Dutch architect Ton Matton's rendering of an orchard later installed in Garibaldi Station for aMAZElab's eighth Green Island event, Milan, 2008

JD: What was the goal of Green Island, your railway station project?

CZ: Green Island was conceived for 2002 Milan Design Week at the city’s Garibaldi Railway Station and has continued every year since. It’s about rethinking public space, and not only in public gardens or parks. We wanted to create small places with intention, such as the Musée du Quai Branly in Paris, where Jean Nouvel worked with gardeners and artists to project a living wall as a green public area.

Green Island projects are modular and can be adapted to different contexts. By exhibiting not in a gallery but in a railway station, through which 25 million commuters “migrate” every year, we emphasize our themes of collectivity and mobility.

The project also encourages interdisciplinary dialogue. Many international architects, artists and designers have contributed to Green Island since it began: Ton Matton, Atelier Le Balto, Lois & Franziska Weinberger, Critical Garden, Medusa Group, A12, Andrea Branzi….I find the Venice Architecture Biennale much more thought-provoking than the Venice Art Bienniel, because architects have long embraced the idea of multiple disciplines coming together for discourse.

JD: What are your favorite urban interventions?

CZ: I like the ephemeral monuments that Thomas Hirschhorn has dedicated to Deleuze, Spinoza, Bataille and Gramsci. What makes those installations special is the participatory process that brought them into being and the re-articulation of the readymade from a sculptural object to one of mere spatial demarcation. To look at urban interventions, we think that art can be like a seed: it works to stimulate and activate creative processes, which become platforms for social debates.

JD: Will you be participating in Expo 2015 in Milan, whose theme is “Feeding the Planet, Energy for Life”?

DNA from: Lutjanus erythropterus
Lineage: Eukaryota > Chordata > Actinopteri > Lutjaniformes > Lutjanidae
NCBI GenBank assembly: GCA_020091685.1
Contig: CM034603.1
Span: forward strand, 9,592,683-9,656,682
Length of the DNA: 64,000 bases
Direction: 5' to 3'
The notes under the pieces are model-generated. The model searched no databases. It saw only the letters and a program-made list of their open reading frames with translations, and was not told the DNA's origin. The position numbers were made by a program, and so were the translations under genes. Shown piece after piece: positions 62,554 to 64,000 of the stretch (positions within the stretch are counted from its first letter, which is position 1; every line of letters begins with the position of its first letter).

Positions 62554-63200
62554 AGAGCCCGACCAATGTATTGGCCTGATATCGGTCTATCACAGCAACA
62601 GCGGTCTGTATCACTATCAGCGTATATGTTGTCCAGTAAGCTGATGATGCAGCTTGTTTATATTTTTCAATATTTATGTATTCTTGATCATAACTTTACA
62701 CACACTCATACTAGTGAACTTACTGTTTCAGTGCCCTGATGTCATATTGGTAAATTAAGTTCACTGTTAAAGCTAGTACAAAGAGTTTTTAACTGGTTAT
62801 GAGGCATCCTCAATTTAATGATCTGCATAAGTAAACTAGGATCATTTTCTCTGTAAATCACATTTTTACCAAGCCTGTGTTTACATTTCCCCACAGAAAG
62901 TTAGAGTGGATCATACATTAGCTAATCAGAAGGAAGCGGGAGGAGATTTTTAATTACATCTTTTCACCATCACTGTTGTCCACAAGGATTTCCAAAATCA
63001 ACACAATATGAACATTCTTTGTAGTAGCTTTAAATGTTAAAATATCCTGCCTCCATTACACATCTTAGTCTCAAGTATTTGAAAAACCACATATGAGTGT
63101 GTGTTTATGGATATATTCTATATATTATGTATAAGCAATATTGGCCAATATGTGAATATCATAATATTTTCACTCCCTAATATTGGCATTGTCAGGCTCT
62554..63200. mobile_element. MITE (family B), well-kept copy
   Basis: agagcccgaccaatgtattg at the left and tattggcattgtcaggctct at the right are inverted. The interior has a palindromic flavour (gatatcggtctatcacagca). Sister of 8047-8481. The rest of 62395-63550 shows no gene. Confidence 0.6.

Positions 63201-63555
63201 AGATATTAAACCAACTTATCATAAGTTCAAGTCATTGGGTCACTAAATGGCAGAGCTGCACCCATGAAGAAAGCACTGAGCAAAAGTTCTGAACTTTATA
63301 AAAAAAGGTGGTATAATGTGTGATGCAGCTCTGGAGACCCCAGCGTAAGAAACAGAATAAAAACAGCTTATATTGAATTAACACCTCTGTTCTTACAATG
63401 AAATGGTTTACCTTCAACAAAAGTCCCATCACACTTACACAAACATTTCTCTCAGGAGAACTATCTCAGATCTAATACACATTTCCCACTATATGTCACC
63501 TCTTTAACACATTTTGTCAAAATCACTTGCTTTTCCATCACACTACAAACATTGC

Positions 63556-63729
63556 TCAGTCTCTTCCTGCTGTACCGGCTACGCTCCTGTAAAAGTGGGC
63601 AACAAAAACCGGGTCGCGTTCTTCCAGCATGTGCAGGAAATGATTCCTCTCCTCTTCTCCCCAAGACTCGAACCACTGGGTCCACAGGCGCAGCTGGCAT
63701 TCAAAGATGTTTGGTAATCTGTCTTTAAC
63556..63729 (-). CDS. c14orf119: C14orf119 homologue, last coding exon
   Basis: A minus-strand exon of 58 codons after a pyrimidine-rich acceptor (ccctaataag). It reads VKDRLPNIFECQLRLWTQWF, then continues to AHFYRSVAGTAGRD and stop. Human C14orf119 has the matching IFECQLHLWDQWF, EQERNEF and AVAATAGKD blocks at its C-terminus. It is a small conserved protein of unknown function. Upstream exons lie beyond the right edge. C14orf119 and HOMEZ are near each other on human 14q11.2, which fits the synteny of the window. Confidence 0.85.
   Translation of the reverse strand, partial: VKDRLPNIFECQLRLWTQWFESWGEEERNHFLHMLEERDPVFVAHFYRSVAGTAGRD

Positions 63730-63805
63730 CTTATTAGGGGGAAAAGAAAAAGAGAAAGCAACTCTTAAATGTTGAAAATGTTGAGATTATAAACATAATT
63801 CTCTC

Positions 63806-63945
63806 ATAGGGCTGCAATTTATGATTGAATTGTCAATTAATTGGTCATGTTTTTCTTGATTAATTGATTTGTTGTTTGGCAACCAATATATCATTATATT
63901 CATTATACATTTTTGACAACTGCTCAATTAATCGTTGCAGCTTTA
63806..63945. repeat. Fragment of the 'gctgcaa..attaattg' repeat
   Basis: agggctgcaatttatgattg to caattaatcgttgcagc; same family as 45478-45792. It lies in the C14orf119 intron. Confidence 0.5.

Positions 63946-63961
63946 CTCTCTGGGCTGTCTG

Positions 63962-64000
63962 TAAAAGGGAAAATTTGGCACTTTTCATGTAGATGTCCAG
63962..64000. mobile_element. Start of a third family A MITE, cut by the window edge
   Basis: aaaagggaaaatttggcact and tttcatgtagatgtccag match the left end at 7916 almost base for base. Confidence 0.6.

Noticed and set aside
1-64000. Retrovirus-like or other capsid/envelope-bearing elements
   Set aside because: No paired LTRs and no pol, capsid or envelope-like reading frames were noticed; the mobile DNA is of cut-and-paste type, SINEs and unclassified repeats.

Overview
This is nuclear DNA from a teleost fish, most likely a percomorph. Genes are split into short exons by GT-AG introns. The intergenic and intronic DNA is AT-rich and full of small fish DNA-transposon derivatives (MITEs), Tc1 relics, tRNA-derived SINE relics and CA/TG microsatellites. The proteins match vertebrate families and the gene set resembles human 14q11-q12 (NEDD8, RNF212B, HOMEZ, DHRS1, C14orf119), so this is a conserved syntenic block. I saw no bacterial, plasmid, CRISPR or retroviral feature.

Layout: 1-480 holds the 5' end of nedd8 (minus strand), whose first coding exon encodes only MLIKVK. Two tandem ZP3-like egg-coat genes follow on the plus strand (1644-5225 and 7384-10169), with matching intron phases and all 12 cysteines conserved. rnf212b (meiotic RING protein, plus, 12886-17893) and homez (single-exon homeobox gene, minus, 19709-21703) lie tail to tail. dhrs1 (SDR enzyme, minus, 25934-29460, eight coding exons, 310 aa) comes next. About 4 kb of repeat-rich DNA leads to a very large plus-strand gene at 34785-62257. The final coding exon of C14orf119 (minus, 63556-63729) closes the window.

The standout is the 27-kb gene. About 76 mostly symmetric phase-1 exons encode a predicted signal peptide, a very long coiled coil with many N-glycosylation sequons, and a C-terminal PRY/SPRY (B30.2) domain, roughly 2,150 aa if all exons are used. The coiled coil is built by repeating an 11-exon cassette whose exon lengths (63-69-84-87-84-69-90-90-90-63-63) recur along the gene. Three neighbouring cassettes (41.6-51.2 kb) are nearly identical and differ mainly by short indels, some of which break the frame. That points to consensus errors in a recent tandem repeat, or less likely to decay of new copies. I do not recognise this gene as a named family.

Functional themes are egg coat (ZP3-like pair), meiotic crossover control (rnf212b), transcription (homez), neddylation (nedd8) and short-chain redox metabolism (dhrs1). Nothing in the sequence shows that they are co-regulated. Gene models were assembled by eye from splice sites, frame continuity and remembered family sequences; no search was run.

CZ: Expo 2015 can be a big chance for Milano. We believe that it’s time to rethink the very blueprint of the city: new environments and new social figures, residents, students, craftsmen, nonprofit organizations, creative studios. In the city that never stands still, in which so many open and unpredictable situations are created, in a constant process of evolution, distortion and transformation, green spaces are no longer to be looked upon as objects, but rather as elements of great intensity.

JD: How do you see urbanism in the future? What would be your dream project?

CZ: I see a permanent vegetable garden in the center of Milano created by artists and agronomists. The tools for change today are as simple and powerful as a handful of seeds or a Twitter post, and the glue is thankfully people hungry for change through artful, connected and beautifully designed experiences. A biological and technically mixed Utopia? Perhaps. I’m glad it’s here.

Posted in: Arts + Culture, Politics, Social Good, Theory + Criticism

Comments [3]

I think we are also moving more toward a mobile culture, ie. going mobo. The more mobile we are the more opportunities there are for creative activity (on iPhone, Droid, Blackberry, you name it).

For example, photos and art can be created on the fly. By artists around the globe. We're becoming mobile bohemians (mobos) and our art and culture changes. Also, we become more transient. Shouldn't our art?

Your thoughts? -JJ
Jenz Johnson

In all of this mobility there is still the desire to settle. I find the greatest works of art are the ones that give me a feeling of "home". This is a form that is going away in the scurry of the mobo lifestyle.
john steinkamp

Jenz, I think "our art" is our lives and when we are more mobile, we are more free and inclusive. Which just may help the planet as a whole...in every way. And yes, I think more art will express and cultivate this. John, I think we have to identify "Home" as more than "Just Our Own Cocoon" either literally or figuratively. Choices by our neighbors can effect even the most remote dweller. And so in the end I think the mobile, free, no boundaries PLUS a devotion to a safe, clean, inclusive, rainbow, messy but lovable big home...this planet for now...is where we love and live. Methinks it isn't going away just yet and is remarkably flexible and full of possibility.
Jade Dressler